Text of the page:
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Could We Do This in a Team Meeting?

August 6, 2013

I spend a lot of time in my seminars imploring leaders and managers to spend more time with their employees: “You need to spend time every day with your direct-reports providing guidance, direction, support, and coaching!”

Often, managers will raise their hands and ask, “Could we do this in a team meeting?”

Team meetings are great. They are critical to any leader/manager’s repertoire. But team meetings are really only useful for four purposes:

  • Creating a feeling of belonging and togetherness. (This reason should be used sparingly. Maybe once a quarter).
  • Sharing a bunch of information to a bunch of people in the same way at the same time.
  • If there is an open question/problem with multiple constituents so the various constituents may discuss together; hear what each other says; respond spontaneously to each other; and move together toward a common solution.
  • Because team meetings so often make it clear that certain one-on-one huddles are necessary and must immediately follow the team meeting!


Do You Trust Your Employees to Work Remotely?

June 26, 2013 1 Comment

Yahoo’s Marissa Mayer unleashed a firestorm of commentary throughout the business world with her recent announcement that remote working was off the table for the tech company’s staffers, who will now be expected to show up in the office every day.

The move goes against the grain at a time when everybody from the federal government to tech startups is embracing the flexibility and cost savings of working remotely.

As someone who initiated working remotely for my team back when I was an employee, I’ve got a lot of experience with what works – and what doesn’t.

At bottom, the work-at-home issue all comes down to trust. In a recent Regus poll of more than 24,000 global workers, a whopping 88 percent say that managers need to be more accepting of flexible work arrangements, and 85 percent feel their bosses need to show more trust in remote employees. (more…)

How Much Should Business Owners Take As A Salary?

May 8, 2013

Business owners are compensated with equity in the company, but they still need a salary to live on. Setting a salary can be tricky as you’ll want to be compensated for your work, while also not taking away from the future growth of the company. How should you set your salary?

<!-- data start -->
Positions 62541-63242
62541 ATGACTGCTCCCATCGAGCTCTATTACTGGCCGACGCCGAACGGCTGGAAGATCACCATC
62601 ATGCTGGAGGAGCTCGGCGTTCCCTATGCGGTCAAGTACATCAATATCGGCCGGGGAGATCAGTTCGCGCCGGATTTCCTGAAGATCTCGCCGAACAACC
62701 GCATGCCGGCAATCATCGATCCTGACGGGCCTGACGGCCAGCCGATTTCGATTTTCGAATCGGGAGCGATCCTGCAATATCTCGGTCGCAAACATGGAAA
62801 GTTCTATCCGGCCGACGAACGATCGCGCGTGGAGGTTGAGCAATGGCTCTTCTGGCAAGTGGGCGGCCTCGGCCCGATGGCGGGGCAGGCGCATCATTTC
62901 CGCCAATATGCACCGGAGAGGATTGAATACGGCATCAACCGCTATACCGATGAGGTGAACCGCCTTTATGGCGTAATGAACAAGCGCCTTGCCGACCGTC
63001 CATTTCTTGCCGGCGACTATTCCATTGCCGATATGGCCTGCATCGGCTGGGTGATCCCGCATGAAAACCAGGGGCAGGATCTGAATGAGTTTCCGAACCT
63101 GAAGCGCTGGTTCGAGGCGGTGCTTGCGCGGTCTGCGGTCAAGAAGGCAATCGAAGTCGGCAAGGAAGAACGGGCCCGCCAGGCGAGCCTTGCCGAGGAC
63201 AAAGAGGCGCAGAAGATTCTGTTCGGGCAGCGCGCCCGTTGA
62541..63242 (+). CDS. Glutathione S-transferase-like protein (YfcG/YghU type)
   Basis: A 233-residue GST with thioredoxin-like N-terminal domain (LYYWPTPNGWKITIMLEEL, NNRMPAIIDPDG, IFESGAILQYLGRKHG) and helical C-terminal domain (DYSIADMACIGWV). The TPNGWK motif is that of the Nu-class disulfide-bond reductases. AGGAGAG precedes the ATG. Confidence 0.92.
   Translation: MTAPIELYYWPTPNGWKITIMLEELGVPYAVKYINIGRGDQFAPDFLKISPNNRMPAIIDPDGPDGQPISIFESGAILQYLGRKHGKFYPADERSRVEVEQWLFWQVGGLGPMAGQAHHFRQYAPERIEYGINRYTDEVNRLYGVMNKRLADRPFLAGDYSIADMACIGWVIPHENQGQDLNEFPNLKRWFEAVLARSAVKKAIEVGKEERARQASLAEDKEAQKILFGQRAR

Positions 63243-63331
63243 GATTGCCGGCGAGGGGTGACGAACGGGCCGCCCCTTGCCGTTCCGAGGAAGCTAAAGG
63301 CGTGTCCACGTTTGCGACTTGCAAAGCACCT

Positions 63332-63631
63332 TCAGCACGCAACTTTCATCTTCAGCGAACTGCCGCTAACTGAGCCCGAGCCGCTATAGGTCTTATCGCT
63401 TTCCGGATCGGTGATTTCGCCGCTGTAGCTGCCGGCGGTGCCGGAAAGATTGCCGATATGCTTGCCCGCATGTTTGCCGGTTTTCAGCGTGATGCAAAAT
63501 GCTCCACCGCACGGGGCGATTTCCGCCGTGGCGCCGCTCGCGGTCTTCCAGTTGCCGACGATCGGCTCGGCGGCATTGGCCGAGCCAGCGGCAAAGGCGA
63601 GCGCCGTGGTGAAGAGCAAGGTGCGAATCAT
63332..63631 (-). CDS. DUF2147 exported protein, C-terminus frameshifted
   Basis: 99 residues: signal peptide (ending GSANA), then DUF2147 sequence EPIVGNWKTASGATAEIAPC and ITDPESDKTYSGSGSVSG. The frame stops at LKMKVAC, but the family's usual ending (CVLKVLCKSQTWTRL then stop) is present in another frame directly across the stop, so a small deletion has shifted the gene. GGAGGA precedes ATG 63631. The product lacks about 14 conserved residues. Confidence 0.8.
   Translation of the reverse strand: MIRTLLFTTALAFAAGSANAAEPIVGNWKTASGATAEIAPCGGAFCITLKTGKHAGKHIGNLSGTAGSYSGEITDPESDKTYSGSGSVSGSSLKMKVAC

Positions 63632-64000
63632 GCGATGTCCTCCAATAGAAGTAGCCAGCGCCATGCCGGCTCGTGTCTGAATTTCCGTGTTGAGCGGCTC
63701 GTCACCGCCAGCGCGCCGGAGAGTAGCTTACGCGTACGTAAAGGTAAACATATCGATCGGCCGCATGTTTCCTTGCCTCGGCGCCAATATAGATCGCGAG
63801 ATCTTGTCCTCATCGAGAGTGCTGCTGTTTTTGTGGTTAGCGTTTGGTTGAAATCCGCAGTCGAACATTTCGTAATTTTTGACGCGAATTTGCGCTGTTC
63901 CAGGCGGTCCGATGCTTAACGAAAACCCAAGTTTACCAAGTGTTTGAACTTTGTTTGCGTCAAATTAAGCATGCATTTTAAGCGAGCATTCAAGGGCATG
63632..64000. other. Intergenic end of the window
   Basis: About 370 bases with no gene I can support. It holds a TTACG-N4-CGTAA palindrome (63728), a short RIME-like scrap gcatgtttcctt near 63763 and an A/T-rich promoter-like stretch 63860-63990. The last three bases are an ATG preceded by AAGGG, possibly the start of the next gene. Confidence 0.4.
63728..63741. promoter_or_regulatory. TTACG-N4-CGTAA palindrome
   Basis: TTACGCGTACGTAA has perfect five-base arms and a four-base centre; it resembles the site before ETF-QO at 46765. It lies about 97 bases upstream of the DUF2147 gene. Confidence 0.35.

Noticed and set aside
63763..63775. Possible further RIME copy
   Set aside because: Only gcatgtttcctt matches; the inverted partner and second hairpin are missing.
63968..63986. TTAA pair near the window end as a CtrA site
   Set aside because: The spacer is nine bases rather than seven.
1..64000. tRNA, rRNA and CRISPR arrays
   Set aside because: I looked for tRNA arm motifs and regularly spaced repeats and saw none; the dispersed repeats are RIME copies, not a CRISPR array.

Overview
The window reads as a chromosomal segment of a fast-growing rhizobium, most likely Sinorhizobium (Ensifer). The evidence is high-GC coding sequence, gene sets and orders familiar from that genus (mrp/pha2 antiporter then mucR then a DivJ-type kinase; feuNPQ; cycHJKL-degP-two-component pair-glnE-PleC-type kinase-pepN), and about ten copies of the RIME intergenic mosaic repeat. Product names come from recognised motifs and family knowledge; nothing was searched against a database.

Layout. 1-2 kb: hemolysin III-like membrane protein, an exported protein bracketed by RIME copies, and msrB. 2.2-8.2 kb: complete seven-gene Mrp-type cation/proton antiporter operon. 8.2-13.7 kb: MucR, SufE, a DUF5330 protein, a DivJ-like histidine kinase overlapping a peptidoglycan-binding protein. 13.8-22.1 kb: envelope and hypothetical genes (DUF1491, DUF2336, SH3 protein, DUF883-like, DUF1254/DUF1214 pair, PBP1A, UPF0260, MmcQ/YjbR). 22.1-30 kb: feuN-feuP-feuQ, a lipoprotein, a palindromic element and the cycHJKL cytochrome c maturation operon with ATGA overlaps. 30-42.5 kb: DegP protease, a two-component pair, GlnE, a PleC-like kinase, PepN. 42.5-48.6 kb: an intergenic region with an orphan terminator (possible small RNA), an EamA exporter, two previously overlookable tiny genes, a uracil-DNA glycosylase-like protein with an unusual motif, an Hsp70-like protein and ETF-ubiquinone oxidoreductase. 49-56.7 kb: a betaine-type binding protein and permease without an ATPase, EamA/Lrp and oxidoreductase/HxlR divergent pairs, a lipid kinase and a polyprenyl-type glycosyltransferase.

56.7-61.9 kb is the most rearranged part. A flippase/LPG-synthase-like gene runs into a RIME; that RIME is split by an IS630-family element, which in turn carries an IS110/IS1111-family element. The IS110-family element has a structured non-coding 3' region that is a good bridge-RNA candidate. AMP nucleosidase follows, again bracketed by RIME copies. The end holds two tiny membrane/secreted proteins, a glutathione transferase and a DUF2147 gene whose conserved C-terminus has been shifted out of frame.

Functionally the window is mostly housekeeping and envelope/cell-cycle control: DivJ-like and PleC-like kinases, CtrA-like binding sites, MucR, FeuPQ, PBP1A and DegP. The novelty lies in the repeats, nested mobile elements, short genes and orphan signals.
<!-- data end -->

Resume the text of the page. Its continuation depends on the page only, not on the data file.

Setting your salary

There are a few different ways to determine the appropriate salary for the business owner. The first and most important method is based on company specific financials. If you’re boot-strapping your business, then you’ll need to determine how much net income is available or cash on the balance sheet. Then, you’ll need to identify the amount of your personal monthly expenses. If the cash flow on your balance sheet and expected monthly cash flow exceed your monthly personal expenses, then you can at least pay yourself some sort of a salary. Still, how much should you be paid in salary? (more…)

Why Your Small Business Has the Motivational Edge

March 20, 2013

Are you looking to hire employees this year, wondering how you can keep the employees you do have from heading off for greener pastures, or struggling for ways to keep them motivated?

Sometimes it seems like small businesses are at a distinct disadvantage when it comes to hiring, motivation and retention, compared to big corporations that can offer higher salaries, posh benefits plans and luxurious settings. But a recent article by McKinsey (targeted, ironically, at big companies) points out the advantage small businesses have that they may not realize.

McKinsey looked at how business leaders can develop and encourage top performers in their workforce and found that, while both IQ and EQ (emotional intelligence) are important skills for bringing out the best in your team, what truly matters is the “meaning quotient” (MQ) – in other words, offering them the chance to do work that’s meaningful to them. (more…)

Protect Your Business Against Final Pay Issues

January 18, 2013

The end of employment isn’t always the end of your involvement with an employee. If you make any of a number of common mistakes when an employee leaves, or is asked to leave, it could result in liability for your company and, in some instances, liability for you. Final pay, or paying out whatever the now-former employee is owed (while not paying more than is due) can be a minefield.

Below are some of the most common questions about ending employment and answers that will help you protect yourself and your business. Bear in mind that employment law exists at both state and federal levels. Each state has its own statutes and regulations governing at least some, if not all, of the issues in the questions below. It is critical that you understand your state’s requirements. Also note that while employment law is not contract law — not unless there’s an employment agreement — there is this similarity: you can’t arbitrarily change the rules on an employee.

For final pay purposes, does it matter if employment ended voluntarily or involuntarily?

Maybe. In some states, a company’s final pay obligations might differ depending on whether you are reluctantly bidding adieu to a good employee, or gleefully showing a bad one the door. For example, in Connecticut an employer is required to pay a fired employee his or her final paycheck no later than the next business day. (more…)